PLAYBOY centrefold Rebekka Armstrong's turbulent life reads like a film script.
The stunning blonde, bi-sexual model had beaten a deadly disease and suicidal despair before marrying the man who promised her a normal, happy life.
In true Hollywood fashion, the marriage did not last and Rebekka believes the relationship is a victim of Aids, the disease she has fought for 16 years.
But she is determined that her story - which is to be filmed by British film company Four Way - will have a happy ending.
She is crusading to educate others about Aids and, despite relying on a cocktail of drugs to keep her alive, she is also back nude modelling.
The film of her life, to be made with Full Monty star Robert Carlyle, Mark Cousins and famed director Antonia Bird, will certainly not need to be spiced up. If anything, the facts of her life are more fantastic than any fiction.
Even as she is going through divorce from the man who promised to change her life, she is looking to the future - and she claims that the illness, which wrecked her marriage and which provoked two suicide attempts, has made some aspects of her life better than ever.
At 33, the blonde whose dazzling good looks turn heads even in jaded Hollywood, declared: "HIV has actually made me extremely imaginative and more fun in bed. It hasn't stopped my sex life. I just use protection."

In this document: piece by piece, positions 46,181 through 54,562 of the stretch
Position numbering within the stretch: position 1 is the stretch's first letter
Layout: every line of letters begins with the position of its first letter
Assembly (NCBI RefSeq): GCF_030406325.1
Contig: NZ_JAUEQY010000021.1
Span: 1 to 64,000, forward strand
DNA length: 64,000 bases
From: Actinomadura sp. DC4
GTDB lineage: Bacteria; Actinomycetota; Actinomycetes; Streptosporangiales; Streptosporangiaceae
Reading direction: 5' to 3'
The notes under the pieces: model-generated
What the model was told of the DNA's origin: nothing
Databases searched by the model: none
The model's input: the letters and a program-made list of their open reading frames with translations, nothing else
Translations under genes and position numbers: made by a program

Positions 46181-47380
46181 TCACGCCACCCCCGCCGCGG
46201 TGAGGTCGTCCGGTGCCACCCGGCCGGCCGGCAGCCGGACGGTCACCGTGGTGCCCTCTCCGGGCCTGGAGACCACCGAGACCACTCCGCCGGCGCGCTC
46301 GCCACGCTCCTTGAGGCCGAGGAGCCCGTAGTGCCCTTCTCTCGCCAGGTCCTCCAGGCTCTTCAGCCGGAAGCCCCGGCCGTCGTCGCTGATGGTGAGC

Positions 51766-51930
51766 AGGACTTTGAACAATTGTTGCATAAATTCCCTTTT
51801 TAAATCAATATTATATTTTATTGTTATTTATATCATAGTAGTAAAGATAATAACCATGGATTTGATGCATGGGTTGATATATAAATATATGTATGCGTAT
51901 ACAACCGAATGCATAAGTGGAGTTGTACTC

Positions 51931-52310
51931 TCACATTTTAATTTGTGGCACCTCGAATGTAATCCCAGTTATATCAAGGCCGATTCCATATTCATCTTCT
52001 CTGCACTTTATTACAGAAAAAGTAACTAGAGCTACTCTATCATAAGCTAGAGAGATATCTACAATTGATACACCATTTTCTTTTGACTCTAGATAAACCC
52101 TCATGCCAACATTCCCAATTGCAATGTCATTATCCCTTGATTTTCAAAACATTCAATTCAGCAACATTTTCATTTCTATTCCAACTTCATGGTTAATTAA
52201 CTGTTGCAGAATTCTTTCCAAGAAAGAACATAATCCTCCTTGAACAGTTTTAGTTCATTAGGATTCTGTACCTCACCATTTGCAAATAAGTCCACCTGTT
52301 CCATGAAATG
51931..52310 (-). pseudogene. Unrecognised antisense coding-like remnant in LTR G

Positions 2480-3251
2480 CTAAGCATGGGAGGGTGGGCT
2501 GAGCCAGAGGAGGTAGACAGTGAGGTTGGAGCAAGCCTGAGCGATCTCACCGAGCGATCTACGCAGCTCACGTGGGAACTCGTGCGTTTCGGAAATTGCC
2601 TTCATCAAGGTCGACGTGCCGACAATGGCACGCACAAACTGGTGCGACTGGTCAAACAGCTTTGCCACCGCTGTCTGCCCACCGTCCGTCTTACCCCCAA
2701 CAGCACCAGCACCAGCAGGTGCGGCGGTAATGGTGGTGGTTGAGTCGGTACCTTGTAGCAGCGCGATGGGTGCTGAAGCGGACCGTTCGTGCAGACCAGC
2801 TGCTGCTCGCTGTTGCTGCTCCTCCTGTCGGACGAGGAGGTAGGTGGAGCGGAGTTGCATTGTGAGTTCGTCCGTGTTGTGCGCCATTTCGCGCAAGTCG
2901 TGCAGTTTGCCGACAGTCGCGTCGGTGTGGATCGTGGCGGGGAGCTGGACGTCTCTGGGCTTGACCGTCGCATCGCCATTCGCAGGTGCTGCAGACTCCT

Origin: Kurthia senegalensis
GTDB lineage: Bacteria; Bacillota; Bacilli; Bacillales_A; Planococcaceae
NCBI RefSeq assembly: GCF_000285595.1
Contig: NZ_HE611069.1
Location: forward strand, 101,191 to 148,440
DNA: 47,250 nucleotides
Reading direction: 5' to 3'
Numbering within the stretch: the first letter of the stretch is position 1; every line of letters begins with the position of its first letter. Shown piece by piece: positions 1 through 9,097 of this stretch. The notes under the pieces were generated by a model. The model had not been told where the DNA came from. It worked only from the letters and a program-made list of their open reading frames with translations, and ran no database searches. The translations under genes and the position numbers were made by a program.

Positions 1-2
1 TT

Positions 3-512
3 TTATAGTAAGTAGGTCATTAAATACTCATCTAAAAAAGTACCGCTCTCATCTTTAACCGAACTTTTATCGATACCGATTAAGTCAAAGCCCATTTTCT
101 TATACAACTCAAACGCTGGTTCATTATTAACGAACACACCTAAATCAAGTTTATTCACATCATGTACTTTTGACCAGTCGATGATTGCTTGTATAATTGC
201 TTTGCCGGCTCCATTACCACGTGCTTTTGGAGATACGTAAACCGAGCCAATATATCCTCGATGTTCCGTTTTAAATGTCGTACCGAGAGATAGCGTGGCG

She started dating soon after she and husband Joey split up, but says that she had hoped their marriage would work out from the start.
Joey married her even though he knew she was HIV positive, but she believes the Aids virus was responsible for ending her marriage. The former Miss September, who was a Playboy model for 11 years, said: "The realities of the virus hit home for Joey. He started to become more distant, not so emotionally involved with me. I left him, but we are still good friends."
After being diagnosed, Rebekka went into a downwards spiral. Her jet set life crumbled and she became homeless and desperate.
Gradually, she got her life together again. She was in a relationship with a woman when she met Joey in a Los Angeles strip bar in November, 1994.
They fell in love and, when Rebekka realised that Joey, then a trainee estate agent, already knew she had Aids, she agreed to marry him. She says: "At first, I thought he was crazy. I loved him very much. It was a beautiful, wonderful thing that somebody wanted to marry me.
"But, at the back of my mind, I thought, 'This wedding will never happen'.
"I felt guilty about putting somebody through the things Joey would have to go through." The following year, they married - on the second try.
On their original wedding day, Rebekka fled from the church car park. She got her nerve back the next day and tied the knot at the Little Chapel of the West, in Las Vegas. The "best man", in T-shirt and jeans, was Pat - Rebekka's female friend.
Joey, now aged 28 and still living in Massachussetts, says: "People ask me, 'How could you marry someone you know is HIV positive?'
"I tell them I love Rebekka just the way she is.
"They might find a cure for Aids, but, whether they do or not, I'll always be glad I married her. Why should it matter if she has the Aids virus? I'd much rather be in love now than never be in love at all."
Things started to go wrong for the couple when they moved to Massachussetts from Los Angeles.
Rebekka said: "I did what I could as far as Aids activism was concerned, but I wasn't working so much and had to go on a cocktail of drugs, which made me really sick. …